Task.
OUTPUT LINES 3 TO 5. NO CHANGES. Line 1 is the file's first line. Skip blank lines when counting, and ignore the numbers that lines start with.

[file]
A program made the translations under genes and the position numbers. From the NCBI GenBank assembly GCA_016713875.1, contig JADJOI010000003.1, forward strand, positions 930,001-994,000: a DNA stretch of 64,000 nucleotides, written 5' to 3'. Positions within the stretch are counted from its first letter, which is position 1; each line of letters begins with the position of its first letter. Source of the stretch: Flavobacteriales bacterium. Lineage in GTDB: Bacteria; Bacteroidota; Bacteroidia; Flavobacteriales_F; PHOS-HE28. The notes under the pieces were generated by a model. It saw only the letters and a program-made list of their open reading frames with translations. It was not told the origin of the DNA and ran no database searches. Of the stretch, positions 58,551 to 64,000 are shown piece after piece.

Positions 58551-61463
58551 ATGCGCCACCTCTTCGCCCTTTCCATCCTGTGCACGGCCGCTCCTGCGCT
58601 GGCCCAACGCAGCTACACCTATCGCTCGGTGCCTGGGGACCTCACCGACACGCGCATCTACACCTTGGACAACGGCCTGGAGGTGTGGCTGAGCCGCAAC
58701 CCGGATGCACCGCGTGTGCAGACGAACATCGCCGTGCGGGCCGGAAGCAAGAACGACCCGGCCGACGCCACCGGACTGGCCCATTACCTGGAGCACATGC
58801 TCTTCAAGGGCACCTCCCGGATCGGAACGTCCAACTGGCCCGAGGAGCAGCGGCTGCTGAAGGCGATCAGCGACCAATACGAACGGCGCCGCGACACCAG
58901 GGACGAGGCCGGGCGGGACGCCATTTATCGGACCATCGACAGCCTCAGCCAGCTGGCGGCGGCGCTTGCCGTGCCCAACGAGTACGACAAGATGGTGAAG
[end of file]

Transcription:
58551 ATGCGCCACCTCTTCGCCCTTTCCATCCTGTGCACGGCCGCTCCTGCGCT
58601 GGCCCAACGCAGCTACACCTATCGCTCGGTGCCTGGGGACCTCACCGACACGCGCATCTACACCTTGGACAACGGCCTGGAGGTGTGGCTGAGCCGCAAC
58701 CCGGATGCACCGCGTGTGCAGACGAACATCGCCGTGCGGGCCGGAAGCAAGAACGACCCGGCCGACGCCACCGGACTGGCCCATTACCTGGAGCACATGC